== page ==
Tobacco volumes up 19 percent

HARARE - Tobacco sales volumes for the 2014 season have reached 71,6 million kilogrammes (kg), 19,37 percent higher than 60 million kg recorded in the same period last year.

This translates to $228 million earned since the beginning of the season mid-February compared to $224 million realised in 2013.

Statistics released by Tobacco Industry and Marketing Board (Timb), indicate that farmers who sold 22,5 million kg of the commodity at Boka, Premier and Tobacco Sales auctions received $64 million while contract farmers earned $163 million from 49 million kg.

However, prices have declined 14,94 percent to average $3,19 per kg this season compared to around $3,75 last year.

Zimbabwean farmers have since 2009 been increasingly engaged in tobacco farming due to its favourable prices compared to cotton and maize prices.

In the 2013/14 season more than 88 000 growers registered as compared to 65 444 last year.

Meanwhile, at least 180 million kg is expected to be sold this year up from 166 million kg, earning the country $621,1 million.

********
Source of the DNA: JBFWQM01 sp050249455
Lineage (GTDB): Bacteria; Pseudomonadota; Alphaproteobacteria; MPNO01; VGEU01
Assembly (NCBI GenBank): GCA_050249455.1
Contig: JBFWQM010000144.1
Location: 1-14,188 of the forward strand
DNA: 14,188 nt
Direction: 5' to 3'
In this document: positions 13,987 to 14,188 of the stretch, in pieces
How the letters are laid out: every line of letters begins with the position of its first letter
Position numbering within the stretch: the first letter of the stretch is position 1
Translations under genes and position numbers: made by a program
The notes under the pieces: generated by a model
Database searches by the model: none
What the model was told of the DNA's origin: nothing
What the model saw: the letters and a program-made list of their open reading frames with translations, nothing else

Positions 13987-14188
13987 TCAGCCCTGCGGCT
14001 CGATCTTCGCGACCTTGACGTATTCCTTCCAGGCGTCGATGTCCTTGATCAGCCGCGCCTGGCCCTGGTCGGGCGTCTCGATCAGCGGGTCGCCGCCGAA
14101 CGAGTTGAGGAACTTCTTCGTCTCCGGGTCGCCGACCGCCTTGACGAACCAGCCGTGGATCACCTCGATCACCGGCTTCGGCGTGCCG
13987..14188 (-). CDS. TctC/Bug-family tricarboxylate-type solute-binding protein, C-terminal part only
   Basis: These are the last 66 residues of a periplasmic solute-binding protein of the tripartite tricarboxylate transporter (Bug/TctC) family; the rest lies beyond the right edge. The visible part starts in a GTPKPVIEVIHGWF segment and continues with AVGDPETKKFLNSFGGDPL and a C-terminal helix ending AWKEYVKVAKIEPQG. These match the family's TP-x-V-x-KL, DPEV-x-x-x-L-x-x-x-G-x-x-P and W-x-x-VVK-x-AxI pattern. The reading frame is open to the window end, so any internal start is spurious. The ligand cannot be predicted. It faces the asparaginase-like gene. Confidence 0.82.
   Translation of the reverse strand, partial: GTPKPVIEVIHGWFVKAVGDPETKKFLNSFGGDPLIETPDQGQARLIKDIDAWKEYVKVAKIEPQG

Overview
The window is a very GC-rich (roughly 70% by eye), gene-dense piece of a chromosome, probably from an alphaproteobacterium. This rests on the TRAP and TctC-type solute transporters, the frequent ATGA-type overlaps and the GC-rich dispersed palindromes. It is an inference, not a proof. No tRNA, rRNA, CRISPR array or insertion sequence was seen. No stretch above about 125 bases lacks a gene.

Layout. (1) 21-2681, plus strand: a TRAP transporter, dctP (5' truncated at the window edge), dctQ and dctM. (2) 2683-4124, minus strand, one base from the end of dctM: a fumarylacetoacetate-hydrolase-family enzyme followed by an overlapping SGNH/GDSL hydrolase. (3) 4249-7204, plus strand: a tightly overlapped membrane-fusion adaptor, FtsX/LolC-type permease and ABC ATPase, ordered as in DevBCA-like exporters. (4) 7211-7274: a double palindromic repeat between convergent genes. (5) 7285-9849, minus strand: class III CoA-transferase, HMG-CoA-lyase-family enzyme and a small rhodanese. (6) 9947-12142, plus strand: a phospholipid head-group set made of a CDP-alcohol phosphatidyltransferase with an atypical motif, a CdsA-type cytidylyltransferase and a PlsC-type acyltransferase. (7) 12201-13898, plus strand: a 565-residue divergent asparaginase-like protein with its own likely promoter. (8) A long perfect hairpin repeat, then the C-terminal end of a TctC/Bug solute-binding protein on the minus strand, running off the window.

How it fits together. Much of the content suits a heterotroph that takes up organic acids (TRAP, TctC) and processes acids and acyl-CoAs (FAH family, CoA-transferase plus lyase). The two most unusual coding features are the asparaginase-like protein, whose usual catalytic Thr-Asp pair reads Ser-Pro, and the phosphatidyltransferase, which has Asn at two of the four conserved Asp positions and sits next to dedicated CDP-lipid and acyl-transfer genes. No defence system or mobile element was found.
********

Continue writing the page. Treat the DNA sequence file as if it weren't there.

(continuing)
However, agriculture experts believe that the heavy rains the country received in January and February greatly compromised both the quality and quantity of tobacco.

They estimate that a yield of one-and-a-half to two tonnes per hectare has to be reviewed downwards.

At the peak of output, the southern African country produced 236 million kg of tobacco, which is commonly referred to as the golden leaf locally and is grown mainly by small-scale farmers.

Prior to the land-reform programme, supported by President Robert Mugabe, which began in 2000, the country grew most of its tobacco on large commercial farms.

Zimbabwe traditionally competes with countries including Brazil and the United States as a key source of the top-quality variety of the crop known as Virginia and burley tobacco.
 

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